Call and response is a way of communicating. It requires at least two people, with the first person introducing an idea and the second individual finishing or repeating it. Most often, it appears in music, but it can involve regular speech or physical movements, as well. Frequently improvised, this system has a number of roles, including unifying groups, maintaining order and aiding education.
People typically perform one of two major kinds of call and response. In the first type, a person calls out the beginning of a sentence or a musical phrase, and someone else completes it. A famous, short example is Shave and a Haircut, a 7 – note tune used in various contexts in which the leader sings “Shave and a haircut,” with a partner or group responding “Two bits!” The second category has the leader fully express the initial idea or music, and the individual that answers has to repeat it, often embellishing the rhythm, melody or harmony in the process.
Very broadly, musical call and response breaks down into two categories: classical and non-classical. In the classical vein, it is associated most closely with antiphon chant or psalmody, which is linked mainly to the Christian tradition. Typically, this style has a single soloist leading, with the church choir or the congregation handling the response, which is often the chorus of the hymn. Some antiphonal music, however, especially English church music of the Renaissance and Baroque periods, is polychoral, meaning that one choir introduces the call and another choir responds, sometimes with a slight overlap of phrasing. Masters of this style include Giovanni Gabrieli and Thomas Tallis, whose most famous work, Spem in alium, uses not two choirs, but five, with a total of 40 individual parts.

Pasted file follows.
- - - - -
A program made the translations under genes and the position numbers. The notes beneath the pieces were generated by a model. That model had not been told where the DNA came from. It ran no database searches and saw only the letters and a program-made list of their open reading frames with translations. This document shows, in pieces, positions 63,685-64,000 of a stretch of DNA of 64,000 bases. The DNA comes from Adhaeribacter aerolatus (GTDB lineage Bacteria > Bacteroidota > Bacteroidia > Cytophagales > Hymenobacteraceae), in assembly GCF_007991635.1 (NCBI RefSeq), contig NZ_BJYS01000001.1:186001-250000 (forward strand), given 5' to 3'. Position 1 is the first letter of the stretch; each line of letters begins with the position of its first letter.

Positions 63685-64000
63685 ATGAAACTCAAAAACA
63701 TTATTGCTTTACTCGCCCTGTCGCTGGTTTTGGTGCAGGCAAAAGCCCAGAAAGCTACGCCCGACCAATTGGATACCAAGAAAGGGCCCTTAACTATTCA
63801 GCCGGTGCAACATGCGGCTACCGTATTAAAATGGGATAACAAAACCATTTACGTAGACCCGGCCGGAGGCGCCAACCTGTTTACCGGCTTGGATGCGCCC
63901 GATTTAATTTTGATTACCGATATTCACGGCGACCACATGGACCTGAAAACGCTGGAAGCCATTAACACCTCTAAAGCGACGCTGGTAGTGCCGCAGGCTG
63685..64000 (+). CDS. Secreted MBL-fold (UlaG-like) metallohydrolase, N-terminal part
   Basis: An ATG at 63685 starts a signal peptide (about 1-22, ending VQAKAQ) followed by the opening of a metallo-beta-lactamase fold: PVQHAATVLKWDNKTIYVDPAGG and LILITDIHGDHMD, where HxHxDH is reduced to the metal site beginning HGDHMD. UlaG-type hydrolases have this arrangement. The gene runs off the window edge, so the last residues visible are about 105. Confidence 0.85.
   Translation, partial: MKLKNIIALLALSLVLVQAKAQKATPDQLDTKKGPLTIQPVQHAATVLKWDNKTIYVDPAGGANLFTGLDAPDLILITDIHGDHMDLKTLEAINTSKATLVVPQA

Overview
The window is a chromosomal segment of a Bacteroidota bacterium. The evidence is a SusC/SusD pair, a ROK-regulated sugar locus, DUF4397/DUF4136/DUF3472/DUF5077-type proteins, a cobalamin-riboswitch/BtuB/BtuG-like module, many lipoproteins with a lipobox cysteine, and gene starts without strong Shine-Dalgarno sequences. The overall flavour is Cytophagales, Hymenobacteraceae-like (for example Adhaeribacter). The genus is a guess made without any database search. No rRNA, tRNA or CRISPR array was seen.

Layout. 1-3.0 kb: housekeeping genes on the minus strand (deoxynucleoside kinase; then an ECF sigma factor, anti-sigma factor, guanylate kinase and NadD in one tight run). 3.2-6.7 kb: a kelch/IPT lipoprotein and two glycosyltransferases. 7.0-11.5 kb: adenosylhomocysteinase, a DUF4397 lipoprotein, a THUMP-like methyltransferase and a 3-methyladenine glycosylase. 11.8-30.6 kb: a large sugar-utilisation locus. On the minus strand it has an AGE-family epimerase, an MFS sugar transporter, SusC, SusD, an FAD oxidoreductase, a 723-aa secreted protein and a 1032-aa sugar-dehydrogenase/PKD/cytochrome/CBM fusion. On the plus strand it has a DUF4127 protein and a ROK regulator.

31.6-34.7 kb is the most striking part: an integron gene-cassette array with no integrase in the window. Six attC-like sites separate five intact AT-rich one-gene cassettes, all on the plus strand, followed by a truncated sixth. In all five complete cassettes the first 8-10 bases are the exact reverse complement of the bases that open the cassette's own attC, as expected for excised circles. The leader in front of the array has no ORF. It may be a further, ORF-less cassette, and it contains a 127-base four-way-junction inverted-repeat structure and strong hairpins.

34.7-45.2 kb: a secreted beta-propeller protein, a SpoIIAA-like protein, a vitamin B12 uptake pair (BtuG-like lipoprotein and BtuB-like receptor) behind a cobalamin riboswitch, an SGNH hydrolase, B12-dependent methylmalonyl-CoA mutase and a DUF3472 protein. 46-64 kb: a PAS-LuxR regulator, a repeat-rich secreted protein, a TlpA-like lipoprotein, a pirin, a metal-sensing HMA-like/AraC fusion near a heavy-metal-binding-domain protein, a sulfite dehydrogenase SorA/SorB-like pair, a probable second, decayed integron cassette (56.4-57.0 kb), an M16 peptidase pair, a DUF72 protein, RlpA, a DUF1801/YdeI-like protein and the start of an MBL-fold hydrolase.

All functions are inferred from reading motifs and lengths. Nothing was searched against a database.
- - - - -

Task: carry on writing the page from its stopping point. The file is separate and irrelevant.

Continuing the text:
Non-classical call and response holds a wide range of genres, many of which derive from or have strong ties to African and African American traditions — some tribes in Africa still use it in meetings and gatherings. It is closely linked to gospel, blues and jazz in particular, but it also appears in many other styles, including Latin, country, rock ‘n’ roll and even metal. Examples in this group include Baby, It’s Cold Outside by Frank Loesser, My Generation by The Who, Guilty Conscience by Eminem and Dr. Dre, Bohemian Rhapsody by Queen, andOh, Happy Day, based on a hymn by Philip Doddridge and arranged by Edwin Hawkins.
Orchestration and Instrumentation
Even though call and response music frequently is connected to vocalists and choirs, it is available in many different voicing combinations. A composition might have two singers, for example, while another might use one singer and a choir. Others might use two instrumentalists — Dueling Banjos by Arthur Smith is a famous example — or a soloist and ensemble, while still others can combine vocalists, choirs, soloists and instrumental groups. Regardless of the orchestration and instrumentation, the goal of the composer and the performers is always to give the impression of a conversation, mimicking the way people naturally take turns when they talk to each other.